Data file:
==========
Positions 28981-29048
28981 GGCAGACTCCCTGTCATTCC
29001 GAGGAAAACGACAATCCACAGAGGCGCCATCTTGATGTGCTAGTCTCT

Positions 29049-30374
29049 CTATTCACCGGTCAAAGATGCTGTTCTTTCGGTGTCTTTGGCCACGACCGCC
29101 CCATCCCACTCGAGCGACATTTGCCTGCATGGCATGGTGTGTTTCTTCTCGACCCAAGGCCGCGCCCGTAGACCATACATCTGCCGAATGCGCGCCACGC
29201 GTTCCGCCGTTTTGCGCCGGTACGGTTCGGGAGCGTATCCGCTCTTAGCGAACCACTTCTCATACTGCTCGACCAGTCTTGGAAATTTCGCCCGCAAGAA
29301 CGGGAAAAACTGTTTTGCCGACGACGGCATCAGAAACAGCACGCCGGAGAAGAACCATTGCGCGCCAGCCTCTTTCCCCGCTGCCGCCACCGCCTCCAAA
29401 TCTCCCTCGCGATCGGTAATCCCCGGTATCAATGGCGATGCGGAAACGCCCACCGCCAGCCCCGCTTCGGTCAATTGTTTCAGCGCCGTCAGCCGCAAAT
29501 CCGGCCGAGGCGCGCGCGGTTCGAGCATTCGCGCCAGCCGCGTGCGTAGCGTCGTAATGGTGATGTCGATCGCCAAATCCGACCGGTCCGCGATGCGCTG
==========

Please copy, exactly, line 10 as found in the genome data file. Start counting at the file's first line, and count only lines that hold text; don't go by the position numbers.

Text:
29501 CCGGCCGAGGCGCGCGCGGTTCGAGCATTCGCGCCAGCCGCGTGCGTAGCGTCGTAATGGTGATGTCGATCGCCAAATCCGACCGGTCCGCGATGCGCTG